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Molly Sargent

Can’t Get Meetings With New Prospects?

Six tried-and-tested steps revealed.

June 1, 2009
by Molly Sargent

When placing calls to prospective clients — cold or hot — use these six steps to increase the likelihood of obtaining that meeting.

Common Contacts: When it comes to cold calling, one of the most effective techniques for success is to warm up the relationship as quickly as possible and, ideally, to do so before the actual call is placed. That means finding common acquaintances, taking advantage of colleagues’ and current clients’ referrals, working every angle to create a “six degrees of separation” connection. Googling the prospect can give you ideas for where to find connections. If you don’t find a ready trait or person in common, then you’re no worse off for having tried.

Seconds Count: You have seconds to capture the attention of the person on the other end of the phone. Start with your best information first. Don’t start by asking the question, “How are you?” Your contact won’t have time for such niceties. Instead, first mention your name and — if it’s a recognizable “brand” — the name of your firm. Quickly follow this with the name of your common acquaintance, if you have one.

Opening: Mr. Rubeck, this is Chris Foster with Watson & Wingrove, accounting specialists. John Turner suggested I call you.

WIIFM: What’s in It for Me? Right away, your contact will be wondering, “Alright, what do you want?” Remember, they receive a lot of similar calls, so the next step is to tell them why you’re calling. Caution: You must position the purpose of your call in the language of your prospective client. Do not tell them that the reason for your call is to offer your services. You’ll want to propose something that will be of most interest to them — define a business problem you can solve for them.

Example: Instead of saying, “I’d like to share with you a bit about Watson & Wingrove and our services…” it would be more effective to say, “Given the recent announcement by your company to reduce overhead by 10 percent in this fiscal year, I’d like to learn about your current strategy and share ways how Watson & Wingrove has been effective in doing just that with other organizations like yours.”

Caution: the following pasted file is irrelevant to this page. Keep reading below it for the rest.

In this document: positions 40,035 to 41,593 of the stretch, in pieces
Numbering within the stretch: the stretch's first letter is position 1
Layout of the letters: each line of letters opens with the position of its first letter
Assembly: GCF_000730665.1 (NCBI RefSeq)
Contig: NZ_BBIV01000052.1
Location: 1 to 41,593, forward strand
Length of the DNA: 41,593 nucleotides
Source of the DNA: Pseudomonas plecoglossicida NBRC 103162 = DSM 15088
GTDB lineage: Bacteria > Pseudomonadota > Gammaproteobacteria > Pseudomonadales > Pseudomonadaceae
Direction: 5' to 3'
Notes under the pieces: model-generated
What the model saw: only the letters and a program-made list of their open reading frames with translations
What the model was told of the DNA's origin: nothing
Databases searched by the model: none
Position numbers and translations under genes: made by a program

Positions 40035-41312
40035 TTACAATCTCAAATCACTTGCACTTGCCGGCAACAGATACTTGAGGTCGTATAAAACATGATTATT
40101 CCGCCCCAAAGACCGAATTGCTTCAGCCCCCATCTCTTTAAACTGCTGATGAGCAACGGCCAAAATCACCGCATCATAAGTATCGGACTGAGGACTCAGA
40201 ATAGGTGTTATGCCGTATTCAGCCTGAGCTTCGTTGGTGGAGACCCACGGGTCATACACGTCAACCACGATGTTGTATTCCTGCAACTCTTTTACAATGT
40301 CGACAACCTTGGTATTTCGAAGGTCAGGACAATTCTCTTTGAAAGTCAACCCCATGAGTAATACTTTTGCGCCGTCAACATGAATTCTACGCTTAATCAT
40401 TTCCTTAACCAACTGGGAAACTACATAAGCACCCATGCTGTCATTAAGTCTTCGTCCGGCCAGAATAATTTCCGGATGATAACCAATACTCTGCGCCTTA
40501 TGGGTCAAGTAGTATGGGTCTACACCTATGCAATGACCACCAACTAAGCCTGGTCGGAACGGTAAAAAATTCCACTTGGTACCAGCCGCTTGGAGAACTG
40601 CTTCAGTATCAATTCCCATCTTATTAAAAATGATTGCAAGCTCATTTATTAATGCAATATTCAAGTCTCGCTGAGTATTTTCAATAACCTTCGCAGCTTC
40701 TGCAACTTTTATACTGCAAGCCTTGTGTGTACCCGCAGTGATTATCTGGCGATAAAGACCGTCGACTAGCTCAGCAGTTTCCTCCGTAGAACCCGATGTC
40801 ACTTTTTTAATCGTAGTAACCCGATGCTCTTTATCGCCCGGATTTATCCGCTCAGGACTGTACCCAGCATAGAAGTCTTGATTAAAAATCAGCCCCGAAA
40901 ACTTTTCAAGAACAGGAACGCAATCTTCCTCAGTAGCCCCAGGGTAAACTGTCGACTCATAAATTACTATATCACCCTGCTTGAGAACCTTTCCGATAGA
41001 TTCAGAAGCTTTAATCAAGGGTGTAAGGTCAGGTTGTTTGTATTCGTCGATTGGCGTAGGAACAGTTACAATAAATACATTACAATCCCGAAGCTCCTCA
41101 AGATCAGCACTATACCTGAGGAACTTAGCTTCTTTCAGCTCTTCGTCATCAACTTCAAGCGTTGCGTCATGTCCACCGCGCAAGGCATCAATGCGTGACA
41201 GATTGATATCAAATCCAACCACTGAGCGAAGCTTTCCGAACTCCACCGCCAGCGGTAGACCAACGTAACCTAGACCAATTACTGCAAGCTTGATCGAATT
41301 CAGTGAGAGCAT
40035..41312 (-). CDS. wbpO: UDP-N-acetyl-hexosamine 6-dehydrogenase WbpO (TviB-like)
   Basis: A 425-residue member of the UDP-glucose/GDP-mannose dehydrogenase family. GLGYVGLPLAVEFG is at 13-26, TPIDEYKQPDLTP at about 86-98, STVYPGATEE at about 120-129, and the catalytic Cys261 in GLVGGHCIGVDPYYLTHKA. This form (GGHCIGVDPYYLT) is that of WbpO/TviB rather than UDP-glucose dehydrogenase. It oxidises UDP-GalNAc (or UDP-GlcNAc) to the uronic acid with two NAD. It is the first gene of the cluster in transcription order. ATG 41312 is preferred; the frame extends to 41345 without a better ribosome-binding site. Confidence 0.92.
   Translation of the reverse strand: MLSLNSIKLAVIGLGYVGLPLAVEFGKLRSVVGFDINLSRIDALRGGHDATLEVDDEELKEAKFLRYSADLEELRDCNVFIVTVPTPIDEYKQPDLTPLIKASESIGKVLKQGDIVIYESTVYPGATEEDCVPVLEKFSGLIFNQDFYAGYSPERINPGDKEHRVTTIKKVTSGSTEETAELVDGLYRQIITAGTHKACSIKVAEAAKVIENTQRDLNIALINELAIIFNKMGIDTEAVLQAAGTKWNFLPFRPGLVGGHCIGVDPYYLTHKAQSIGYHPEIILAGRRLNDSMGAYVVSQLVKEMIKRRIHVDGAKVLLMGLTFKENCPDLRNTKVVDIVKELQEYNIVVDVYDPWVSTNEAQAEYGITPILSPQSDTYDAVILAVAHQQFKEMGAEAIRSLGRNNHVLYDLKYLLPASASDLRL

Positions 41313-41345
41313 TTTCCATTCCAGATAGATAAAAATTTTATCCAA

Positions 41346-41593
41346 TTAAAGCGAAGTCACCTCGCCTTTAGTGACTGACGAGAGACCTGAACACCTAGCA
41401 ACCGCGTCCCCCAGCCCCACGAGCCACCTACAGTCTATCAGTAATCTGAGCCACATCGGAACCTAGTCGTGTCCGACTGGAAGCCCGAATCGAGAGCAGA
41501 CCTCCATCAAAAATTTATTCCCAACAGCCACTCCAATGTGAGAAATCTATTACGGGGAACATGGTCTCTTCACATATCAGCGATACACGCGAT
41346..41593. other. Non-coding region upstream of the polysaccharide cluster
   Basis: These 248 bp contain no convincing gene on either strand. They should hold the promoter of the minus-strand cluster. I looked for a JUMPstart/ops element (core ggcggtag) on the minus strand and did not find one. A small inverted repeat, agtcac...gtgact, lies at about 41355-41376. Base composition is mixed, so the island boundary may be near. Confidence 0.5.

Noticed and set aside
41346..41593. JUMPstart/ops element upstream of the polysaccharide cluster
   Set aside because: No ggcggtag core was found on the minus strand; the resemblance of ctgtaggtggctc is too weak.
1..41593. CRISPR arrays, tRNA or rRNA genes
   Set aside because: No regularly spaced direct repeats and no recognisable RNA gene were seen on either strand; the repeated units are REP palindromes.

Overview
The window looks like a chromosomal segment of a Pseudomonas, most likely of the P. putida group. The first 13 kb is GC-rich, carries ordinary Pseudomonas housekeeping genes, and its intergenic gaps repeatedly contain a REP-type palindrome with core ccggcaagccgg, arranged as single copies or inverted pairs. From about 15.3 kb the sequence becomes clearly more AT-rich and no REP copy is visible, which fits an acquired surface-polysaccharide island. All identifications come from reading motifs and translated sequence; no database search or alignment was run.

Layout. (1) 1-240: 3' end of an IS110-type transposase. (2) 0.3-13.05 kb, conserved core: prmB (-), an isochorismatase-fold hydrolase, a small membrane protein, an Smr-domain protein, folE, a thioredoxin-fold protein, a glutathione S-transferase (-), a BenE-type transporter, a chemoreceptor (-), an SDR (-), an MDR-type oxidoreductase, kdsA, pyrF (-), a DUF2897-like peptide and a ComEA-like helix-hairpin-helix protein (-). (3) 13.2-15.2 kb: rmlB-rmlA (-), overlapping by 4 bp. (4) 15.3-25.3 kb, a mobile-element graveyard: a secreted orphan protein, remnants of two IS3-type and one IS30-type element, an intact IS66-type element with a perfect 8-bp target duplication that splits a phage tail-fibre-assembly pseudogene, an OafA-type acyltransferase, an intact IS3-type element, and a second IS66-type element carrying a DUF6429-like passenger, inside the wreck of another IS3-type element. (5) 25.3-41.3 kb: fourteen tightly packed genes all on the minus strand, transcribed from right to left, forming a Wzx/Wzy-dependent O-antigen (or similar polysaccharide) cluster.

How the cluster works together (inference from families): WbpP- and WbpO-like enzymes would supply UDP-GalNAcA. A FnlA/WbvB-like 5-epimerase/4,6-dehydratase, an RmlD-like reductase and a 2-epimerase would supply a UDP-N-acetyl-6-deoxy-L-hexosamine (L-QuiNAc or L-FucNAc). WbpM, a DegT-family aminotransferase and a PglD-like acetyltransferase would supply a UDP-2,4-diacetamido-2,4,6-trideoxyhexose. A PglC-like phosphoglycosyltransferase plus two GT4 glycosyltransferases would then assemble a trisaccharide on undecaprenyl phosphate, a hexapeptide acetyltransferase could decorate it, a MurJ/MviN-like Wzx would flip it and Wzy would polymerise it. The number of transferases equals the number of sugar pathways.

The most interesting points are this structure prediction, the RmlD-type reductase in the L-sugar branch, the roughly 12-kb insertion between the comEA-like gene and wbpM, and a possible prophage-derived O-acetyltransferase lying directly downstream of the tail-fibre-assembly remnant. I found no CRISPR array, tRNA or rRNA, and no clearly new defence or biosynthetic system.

The focus is on the business problem being solved. You build immediate credibility by demonstrating that you know something about their business. We’ll call it “intimacy” — having an inside perspective on their situation. Even when you don’t have a referral name to mention, this takes the call from cold to warmer by grabbing their attention.

Respect the Prospect’s Time: One way to do this is to check to see if this is a good time to talk.

I’d like to take four or five minutes to learn more about how the reduction plan impacts you and to find ways that Watson & Wingrove might help you to save money. Is this a good time?

Get Them Talking: At this stage, you can increase their commitment to the conversation by engaging them in a productive dialog. You’ve put a relevant topic on the table; ask them what they have to say about it. Don’t worry if they push back. That’s actually a good sign. When prospects (or even clients) object, it’s a sign of interest.

Mr. Rubeck — may I call you Dave? — What are your thoughts about how the reduction plan impacts you and your staff?

Note that this question is intentionally vague. It allows for your prospective client to steer the conversation toward those points that are of greatest interest to them. Again, don’t worry about the surprise answer; it’s more important to get the prospect’s point of view out in the open than to have the right response to their concern. In fact, if your responses come too quickly on the heels of a prospect’s questions, your ideas can sound canned and not thoughtful.

Really Listen: Listening is not the silence you keep waiting for your turn to talk. Listening is an active sport. There’s a simple yet powerful process you can follow to not only ensure that you understand the prospects needs, but also to ensure that the prospect feels heard. It’s not enough that you “get it;” the prospect has to know that you understand them. This predisposes them to want to listen to you when it’s your turn to share your story. It also saves time and confusion by knowing with certainty what the client actually needs before you start offering suggestions. The process starts with acknowledging the prospect’s point of view.

These first six steps take calls from cold to warm. In the next article, well talk about five more steps that help you take a call from warm to red hot.

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Molly Sargent is the Principal of Norwalk, Connecticut-based Professional Impressions Consulting. She has trained and coached thousands of financial professionals and client-facing executives in professional image, presentation skills, business etiquette and sales effectiveness. Since 1985, Molly has helped major accounting firms and Fortune 500 companies, including Aetna, American Express, AT&T, Citibank, Goldman Sachs, JPMorgan, Key Bank, MasterCard, PricewaterhouseCoopers and Prudential achieve breakthrough results.